There’s a group of researchers from the company Otonomy (based in San Diego, California) working on a pharmaceutical drug called OTO-313, which is aimed at curing tinnitus. This article will discuss the drug’s clinical trials as well as the drug’s effectiveness at treating tinnitus.
Otonomy’s website describes OTO-313 as a drug designed to treat tinnitus, mentioning that “OTO-313 is a sustained-exposure formulation of gacyclidine, a potent and selective NMDA receptor antagonist, in development for the treatment of tinnitus.” A successful Phase 1/2 trial was recently completed, and now the company is advancing OTO-313 into full Phase 2 development.
Gacyclidine Tinnitus: Clinical Trials OTO-313
The Phase 2 trial is designed to be based on the successful Phase 1/2 trial, and initiation was scheduled for the first quarter of 2021. In July of 2020, Otonomy reported positive top-line results from Phase 1/2 of OTO-313 in patients with unilateral tinnitus (tinnitus in just one ear) of at least moderate severity. The trial demonstrated a positive clinical response for a single intratympanic injection of OTO-313 (that is, an injection through the eardrum) using the Tinnitus Functional Index, which is a questionnaire that correlates with tinnitus loudness, annoyance, and patient global impression of change measures.
Phase 2 involves a more expanded population of patients with tinnitus in just one ear. In order to make the study more robust, the researchers are disallowing patients with severe hearing loss from being included, and they are also increasing the minimum score of the Tinnitus Functional Index required for entry, meaning more patients are eligible for entry. The researchers are also allowing more individuals to enter based on the timeline of their tinnitus and are extending the observation period to assess the durability of the treatment effect.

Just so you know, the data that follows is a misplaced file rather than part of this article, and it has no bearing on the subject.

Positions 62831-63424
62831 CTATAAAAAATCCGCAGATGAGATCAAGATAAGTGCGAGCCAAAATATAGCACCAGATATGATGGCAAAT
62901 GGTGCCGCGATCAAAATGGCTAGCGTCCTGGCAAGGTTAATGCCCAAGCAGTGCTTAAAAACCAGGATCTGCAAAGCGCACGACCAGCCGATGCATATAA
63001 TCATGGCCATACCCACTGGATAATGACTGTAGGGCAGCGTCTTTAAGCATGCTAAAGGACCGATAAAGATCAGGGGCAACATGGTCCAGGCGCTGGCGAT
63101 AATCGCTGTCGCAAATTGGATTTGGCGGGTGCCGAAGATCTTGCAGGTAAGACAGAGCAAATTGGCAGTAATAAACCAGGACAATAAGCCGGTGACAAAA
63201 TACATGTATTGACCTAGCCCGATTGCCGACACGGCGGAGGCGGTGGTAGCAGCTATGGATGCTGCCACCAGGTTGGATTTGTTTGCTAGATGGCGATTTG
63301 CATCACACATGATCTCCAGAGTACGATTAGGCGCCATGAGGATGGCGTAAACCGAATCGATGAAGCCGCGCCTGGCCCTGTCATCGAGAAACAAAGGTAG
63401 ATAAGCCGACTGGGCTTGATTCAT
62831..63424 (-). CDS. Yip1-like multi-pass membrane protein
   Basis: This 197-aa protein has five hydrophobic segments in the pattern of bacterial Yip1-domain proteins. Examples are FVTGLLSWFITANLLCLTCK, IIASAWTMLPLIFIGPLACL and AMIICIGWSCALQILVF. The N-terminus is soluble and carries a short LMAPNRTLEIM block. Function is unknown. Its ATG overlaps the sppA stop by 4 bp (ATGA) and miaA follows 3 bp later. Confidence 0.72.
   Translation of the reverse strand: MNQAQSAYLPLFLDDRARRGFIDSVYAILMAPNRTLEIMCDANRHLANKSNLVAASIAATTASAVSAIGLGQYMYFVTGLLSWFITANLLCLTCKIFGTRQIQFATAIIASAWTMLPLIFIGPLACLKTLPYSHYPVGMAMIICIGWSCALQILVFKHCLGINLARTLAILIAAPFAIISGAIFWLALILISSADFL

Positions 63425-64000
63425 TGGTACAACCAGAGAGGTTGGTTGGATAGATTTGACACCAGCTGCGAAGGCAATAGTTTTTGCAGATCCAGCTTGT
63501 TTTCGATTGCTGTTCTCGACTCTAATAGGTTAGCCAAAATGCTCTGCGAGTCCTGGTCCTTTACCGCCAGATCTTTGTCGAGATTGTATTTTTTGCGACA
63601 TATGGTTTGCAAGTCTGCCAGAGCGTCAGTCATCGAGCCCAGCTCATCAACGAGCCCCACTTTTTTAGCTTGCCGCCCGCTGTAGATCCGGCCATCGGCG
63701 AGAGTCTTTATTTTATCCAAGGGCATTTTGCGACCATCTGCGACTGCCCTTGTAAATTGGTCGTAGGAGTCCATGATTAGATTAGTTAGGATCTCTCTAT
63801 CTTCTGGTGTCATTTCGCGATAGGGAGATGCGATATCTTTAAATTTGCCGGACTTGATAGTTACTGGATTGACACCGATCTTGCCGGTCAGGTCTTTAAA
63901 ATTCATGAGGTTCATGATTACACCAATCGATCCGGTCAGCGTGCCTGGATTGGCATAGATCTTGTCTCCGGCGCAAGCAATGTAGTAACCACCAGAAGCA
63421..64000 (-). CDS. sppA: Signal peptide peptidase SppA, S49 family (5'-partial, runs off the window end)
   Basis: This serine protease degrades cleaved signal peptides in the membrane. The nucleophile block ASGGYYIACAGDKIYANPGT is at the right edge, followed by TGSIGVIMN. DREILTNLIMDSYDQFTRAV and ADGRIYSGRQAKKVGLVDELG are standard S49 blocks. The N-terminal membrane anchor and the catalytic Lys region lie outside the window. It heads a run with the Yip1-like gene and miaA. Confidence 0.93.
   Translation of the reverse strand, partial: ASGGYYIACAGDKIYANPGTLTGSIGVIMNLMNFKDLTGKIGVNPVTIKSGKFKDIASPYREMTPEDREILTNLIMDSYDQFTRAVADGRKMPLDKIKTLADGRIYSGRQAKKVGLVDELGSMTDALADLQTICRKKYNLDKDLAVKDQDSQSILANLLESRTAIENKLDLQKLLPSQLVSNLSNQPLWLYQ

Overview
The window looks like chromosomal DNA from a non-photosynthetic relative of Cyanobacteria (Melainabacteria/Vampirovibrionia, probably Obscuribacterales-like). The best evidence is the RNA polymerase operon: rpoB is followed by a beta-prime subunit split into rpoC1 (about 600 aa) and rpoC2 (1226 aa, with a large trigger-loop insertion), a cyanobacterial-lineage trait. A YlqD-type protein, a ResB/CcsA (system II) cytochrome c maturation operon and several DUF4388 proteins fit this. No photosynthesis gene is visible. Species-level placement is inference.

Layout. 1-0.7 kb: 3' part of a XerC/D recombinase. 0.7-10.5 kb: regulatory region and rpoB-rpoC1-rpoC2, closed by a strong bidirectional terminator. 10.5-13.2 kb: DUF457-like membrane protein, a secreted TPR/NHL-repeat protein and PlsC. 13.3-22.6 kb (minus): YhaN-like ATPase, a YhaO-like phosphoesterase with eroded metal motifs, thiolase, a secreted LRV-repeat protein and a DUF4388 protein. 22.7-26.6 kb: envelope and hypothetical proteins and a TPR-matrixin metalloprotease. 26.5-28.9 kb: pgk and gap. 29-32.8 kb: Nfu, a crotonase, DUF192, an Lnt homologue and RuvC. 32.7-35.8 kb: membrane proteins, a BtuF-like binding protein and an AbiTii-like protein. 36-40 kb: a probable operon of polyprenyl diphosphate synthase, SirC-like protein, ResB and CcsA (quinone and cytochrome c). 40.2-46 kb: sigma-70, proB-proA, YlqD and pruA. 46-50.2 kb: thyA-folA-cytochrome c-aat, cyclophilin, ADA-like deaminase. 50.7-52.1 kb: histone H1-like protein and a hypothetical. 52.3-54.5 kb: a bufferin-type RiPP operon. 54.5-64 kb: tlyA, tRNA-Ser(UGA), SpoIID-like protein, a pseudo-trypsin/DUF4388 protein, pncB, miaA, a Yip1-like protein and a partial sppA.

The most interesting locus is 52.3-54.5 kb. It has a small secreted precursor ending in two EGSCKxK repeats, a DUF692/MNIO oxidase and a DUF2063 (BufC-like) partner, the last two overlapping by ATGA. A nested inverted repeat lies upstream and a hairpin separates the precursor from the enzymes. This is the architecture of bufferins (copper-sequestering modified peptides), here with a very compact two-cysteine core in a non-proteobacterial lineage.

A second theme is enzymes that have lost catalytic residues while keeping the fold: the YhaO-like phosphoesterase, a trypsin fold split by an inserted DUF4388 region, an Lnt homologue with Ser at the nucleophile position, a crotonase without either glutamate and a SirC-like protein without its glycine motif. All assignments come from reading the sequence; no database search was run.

OTO-313: A Tinnitus Cure In Development?
So far, the data from the OTO-313 trials have involved a fairly limited sample size. But as the drug gains more traction and undergoes clinical trials, the more the sample size—and thus, the population being studied—will continue to grow.
Of course, these projections are only based on success in the trials. So if data and research emerges saying that the drugs are not successful in an objective double-blind manner, then funding and interest in these trials will diminish. But if the results show promise, then funding and interest will likewise increase.
OTO-313 and similar drugs represent a brand new type of tinnitus treatment, where different drug solutions are put into the cochlea with the ultimate goal of changing the physiology of the inner ear and altering the mechanics and structure of any damaged parts in the hearing system. If it turns out that this is the leading cause of your tinnitus, then these kinds of drugs could potentially offer relief, so they are worth monitoring closely for the time being.
To learn what may help you manage your tinnitus, please download our free 10-page e-book, The Ultimate Guide to Tinnitus Relief. Dr. Thompson also offers online Tinnitus Retraining Therapy with Pure Tinnitus.